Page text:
Hi Emily

          I had my chemo, radiation and surgery done at Memorial Sloan Kettering Cancer Center in New York City. The protocol you mention (chemo radiation and surgery) is the normal proper approach to treating stage 3 patients. He should only need chemo post surgery if they find the cancer in lymph nodes or it is an aggressive form of esophageal cancer. If you need a surgeons name please contact me and I will tell you who we have as a reference. There are two books you should get namely

          100 Questions and Answers about Esophageal Cancer published by Jones and Bartlett
          Esophagectomy Post Surgical Guide Questions & Answers published by Authorhouse.

          Take a look at our web site http://www.fightec.org and click on services and you will see all we offer patients going through this disease.

          As his journey continues if you have any specific questions please call me at 732-385-7461.

          Good luck
          Bart

  2. Gunashekar s r says:

    My fother is espoghal cancer 2nd stage what expetency your life pls reply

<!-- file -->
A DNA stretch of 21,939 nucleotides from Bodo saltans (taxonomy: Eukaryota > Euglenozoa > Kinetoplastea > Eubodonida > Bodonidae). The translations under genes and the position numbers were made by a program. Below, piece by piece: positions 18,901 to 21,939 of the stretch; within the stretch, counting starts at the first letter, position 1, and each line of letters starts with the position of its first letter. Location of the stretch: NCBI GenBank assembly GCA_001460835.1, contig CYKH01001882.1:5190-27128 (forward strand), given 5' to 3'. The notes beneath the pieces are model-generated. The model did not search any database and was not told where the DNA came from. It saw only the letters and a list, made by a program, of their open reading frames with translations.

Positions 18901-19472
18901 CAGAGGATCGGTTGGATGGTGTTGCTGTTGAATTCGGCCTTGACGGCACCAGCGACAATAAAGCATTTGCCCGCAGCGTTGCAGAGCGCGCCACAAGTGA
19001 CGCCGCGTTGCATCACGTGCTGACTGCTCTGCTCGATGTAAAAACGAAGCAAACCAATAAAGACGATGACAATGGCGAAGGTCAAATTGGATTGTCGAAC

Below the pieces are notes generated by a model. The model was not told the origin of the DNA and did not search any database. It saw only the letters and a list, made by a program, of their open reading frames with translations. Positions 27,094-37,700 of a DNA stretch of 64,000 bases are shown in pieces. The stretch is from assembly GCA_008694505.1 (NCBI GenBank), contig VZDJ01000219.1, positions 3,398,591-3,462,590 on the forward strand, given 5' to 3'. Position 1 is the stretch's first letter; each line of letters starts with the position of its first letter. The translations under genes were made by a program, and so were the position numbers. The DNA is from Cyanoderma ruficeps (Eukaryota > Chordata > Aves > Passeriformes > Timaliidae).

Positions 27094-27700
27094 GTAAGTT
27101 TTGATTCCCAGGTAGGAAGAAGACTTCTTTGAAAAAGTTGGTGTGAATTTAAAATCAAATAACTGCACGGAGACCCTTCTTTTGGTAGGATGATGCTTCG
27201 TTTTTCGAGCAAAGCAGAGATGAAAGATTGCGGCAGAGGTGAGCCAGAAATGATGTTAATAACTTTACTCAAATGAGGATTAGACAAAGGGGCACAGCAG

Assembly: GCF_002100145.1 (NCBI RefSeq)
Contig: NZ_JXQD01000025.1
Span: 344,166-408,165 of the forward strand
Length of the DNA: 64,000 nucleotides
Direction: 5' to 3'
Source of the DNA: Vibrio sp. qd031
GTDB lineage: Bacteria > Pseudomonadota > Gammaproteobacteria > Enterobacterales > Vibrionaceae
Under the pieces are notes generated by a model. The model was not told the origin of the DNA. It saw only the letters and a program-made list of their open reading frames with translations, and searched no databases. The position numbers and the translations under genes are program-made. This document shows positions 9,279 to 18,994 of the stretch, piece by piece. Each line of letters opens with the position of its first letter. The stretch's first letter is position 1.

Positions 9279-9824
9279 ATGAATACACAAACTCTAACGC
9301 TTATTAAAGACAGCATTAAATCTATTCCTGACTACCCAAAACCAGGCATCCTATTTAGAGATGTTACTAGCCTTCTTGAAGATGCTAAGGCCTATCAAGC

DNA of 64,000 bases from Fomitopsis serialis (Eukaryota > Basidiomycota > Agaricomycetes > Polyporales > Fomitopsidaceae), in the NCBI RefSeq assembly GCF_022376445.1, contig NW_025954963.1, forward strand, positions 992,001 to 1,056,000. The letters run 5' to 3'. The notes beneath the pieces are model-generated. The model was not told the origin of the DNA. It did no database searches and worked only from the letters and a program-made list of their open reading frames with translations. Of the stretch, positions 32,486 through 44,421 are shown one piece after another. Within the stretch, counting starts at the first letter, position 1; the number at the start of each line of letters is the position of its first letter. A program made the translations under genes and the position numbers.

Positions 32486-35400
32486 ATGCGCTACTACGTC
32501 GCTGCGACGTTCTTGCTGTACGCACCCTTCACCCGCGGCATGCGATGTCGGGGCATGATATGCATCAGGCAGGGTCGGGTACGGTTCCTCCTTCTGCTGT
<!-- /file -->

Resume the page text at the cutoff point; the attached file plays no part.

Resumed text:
• bart says:

      HI

      I am not quite sure of what you are asking me. If it is how long will your father live with a stage II esophageal cancer then the answer is only God knows that.
      I was a stage III esophageal cancer patient and they told me after my chemo,radiation and surgery that I had a 5-10% chance of living 5 years. Well in May of 2017 I will celebrate 17 years form my surgery to remove this cancer. How did I do this?

      First of all its Gods Plan and not mine and all I can do is be positive and do what I am told needs to be done from an eating, sleeping and exercising point of view.

      There is a book we wrote called Esophagectomy Post Surgical Guide Questions and Answers published by Authorhouse that you can get to help you post surgery. There is another book called 100 Questions and And Answers about Esophageal Cancer published by Jones and Bartlett. Both books are in English.

      The key element is to stay positive throughout the treatment and most importantly post treatment.

      Let me know how he does.

      Bart

  3. Nicholas Lindheim says:

    I am an 87 year old, in good shape male. I was diagnosed to have cancer of the esophagus. Have had of 34 sessions of radiation and 5 of chemotherapy. I have NO problem swallowing, maintaining my weight. As the tests apparently revealed that there is a small residue of the cancer they suggested to have surgery.. Being as old as I am and the severity of the operation I have elected not to have surgery. Other than being tired more than normal, I feel ok. Was my decision the right one? and how long can I expect to live? I do not expect a “YES” or “NO” answer tomy question, merely an opinion which I would appreciate.

    • bart says:

      Nicholas